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command for running code on JDK8, as JDK7  RSS feed

 
Puspender Tanwar
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I have JDK8 on my system, but as I am preparing for OCJP7, I want to run my code on JDK7. How can I run my code on JDK7 if my system has JDK8. I am using command promt ??
 
Campbell Ritchie
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All Java7‑style code will run happily on JDK8, so you don't really have to do anything.

You can always install JDK7 alongside JDK8, and change the PATH with instructions like
set PATH="c:\Program Files\Java\jdk1.7.0_79\bin";%PATH% (Windows®) or
export PATH=/home/campbell/java/jdk1.7.0_79/bin:$PATH (Linux) or similar at the command line/terminal. Remember to put the new Java® folder at the start of the PATH. There are _ characters which you cannot see because of the underlining.
 
Puspender Tanwar
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yes all java7 codes runs happily on JDK8, but there are some new features in java8. So this could create problem for my OCJP7 exam.
Anyways thank you Campbell.
but is there any other way to run my code as JDK7 in JDK8(without installing JDK7), like any particular command in command promt. like -version, -source etc. ?
 
Paweł Baczyński
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There are new things added but I don't see any problem with learning Java 7 on JDK 8.

Except maybe for a question like
What is the output of this program?
 
Campbell Ritchie
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You can use options to create Java7 bytecode on a Java8 javac tool. Look for the javac and java tools' websites and you should be able to find those options.

But you can simply write Java7 style code on Java8.
 
Guillermo Ishi
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Puspender Tanwar wrote:I have JDK8 on my system, but as I am preparing for OCJP7, I want to run my code on JDK7. How can I run my code on JDK7 if my system has JDK8. I am using command promt ??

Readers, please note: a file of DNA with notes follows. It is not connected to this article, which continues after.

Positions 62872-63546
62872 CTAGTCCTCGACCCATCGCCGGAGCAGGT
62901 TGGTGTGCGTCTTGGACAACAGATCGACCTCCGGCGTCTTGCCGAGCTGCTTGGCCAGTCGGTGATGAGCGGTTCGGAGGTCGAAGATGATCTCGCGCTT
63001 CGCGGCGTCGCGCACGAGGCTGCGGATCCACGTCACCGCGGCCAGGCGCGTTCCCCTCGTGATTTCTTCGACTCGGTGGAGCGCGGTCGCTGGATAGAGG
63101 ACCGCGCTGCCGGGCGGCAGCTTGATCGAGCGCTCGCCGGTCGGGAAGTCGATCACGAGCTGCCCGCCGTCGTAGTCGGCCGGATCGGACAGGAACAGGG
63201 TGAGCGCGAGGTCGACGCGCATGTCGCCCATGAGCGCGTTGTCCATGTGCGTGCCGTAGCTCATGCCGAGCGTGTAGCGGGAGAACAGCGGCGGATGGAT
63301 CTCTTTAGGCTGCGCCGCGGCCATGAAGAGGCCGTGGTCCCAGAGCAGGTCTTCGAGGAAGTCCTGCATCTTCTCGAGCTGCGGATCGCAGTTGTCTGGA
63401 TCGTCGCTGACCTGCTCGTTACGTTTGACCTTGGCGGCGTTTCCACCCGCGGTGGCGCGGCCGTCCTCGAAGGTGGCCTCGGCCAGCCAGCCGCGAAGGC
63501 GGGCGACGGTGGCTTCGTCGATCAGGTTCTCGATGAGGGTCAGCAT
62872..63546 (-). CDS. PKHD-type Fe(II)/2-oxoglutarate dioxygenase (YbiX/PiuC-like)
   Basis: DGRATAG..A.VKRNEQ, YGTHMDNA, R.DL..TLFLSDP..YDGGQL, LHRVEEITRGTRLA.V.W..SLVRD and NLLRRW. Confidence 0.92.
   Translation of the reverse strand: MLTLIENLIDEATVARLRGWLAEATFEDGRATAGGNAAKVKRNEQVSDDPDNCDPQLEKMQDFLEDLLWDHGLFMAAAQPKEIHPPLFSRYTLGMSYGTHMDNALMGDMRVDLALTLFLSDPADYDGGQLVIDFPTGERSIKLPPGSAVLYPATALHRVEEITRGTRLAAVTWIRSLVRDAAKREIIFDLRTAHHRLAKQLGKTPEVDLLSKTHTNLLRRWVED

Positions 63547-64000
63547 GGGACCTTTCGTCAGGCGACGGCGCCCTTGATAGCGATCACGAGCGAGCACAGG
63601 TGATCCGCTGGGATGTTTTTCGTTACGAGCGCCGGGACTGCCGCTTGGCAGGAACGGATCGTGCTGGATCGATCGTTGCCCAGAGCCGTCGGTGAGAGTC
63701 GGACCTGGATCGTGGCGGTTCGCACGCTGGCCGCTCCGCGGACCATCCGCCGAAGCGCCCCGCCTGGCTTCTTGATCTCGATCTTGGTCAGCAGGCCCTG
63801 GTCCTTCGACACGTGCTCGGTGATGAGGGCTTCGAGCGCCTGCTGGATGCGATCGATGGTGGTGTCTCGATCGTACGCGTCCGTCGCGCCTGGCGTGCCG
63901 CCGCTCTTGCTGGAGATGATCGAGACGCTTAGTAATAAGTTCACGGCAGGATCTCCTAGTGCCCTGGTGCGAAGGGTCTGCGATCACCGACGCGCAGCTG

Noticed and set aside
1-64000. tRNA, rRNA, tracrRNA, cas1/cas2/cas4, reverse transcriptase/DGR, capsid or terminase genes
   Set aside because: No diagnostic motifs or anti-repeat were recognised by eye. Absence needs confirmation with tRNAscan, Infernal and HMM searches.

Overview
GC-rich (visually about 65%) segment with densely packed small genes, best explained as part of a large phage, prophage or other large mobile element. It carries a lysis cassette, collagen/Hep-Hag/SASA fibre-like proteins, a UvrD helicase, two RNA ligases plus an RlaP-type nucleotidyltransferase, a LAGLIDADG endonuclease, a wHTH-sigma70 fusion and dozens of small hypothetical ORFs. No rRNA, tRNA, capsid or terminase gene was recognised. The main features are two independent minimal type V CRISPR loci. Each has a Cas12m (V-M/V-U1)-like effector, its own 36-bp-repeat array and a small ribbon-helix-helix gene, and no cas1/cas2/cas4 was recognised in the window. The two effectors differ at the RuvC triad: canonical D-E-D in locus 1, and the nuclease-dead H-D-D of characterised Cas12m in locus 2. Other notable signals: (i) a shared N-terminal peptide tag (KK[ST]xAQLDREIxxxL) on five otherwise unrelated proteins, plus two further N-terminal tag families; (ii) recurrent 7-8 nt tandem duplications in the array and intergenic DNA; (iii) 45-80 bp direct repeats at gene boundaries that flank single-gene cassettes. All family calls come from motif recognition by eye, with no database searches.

You could probably give the full path to the 7 compiler on the command line. 7 will run on 8, but some things 8 will accept are errors in 7, so good thinking.
 
Puspender Tanwar
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Paweł Baczyński wrote:There are new things added but I don't see any problem with learning Java 7 on JDK 8.

Except maybe for a question like
What is the output of this program?

the concept of using effectively final is introduced in java8. And JDK7 complaints compilation error is such cases
for example : local classes can only use final local fields in java7, but local classes can use final and effectively final local fields in java8
same thing your code is explaining by anonymous class
and exactly I want to check on JDK8 as JDK7
 
Puspender Tanwar
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Campbell Ritchie wrote:You can use options to create Java7 bytecode on a Java8 javac tool. Look for the javac and java tools' websites and you should be able to find those options..

ok Campbell , thank you
 
Campbell Ritchie
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I can't remember waht the options are, but look for source and target. Those might be what you want.
 
Rob Spoor
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If I recall correctly, it's as simple as -source 1.7 -target 1.7.
 
Campbell Ritchie
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I think you are correct, Rob. You might also be able to use
-source 7 -target 7

If you have a Java8 installation however, you would need to ensure you only use classes and methods available in Java7. Otherwise you can end up using things like List#sort() which are only available in Java8.
 
Puspender Tanwar
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I don't know when to give this command !!
can you please tell me
my code is stored in c:\myprograms
and my file name is Test.java
 
Puspender Tanwar
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Campbell Ritchie wrote:
But you need to verify that you are only using Java7 constructs. I tried it the other day and managed to slip a call to the List#sort() method past the JVM. If you are using a proper Java7 JRE, you would suffer a no such method error.

no, I didn't encounter such problem, but got a warning "bootstrap class path not set in conjunction with -source 1.7
but anyways, my code ran on java 1.7
Campbell Ritchie wrote:
javac -target 7 -source 7 Test.java
java Test

it is : javac -source 7 -target 7 Test.java
java Test

thank you Campbell
 
Campbell Ritchie
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You're welcome

I had the same error message about bootstrap classpath.
 
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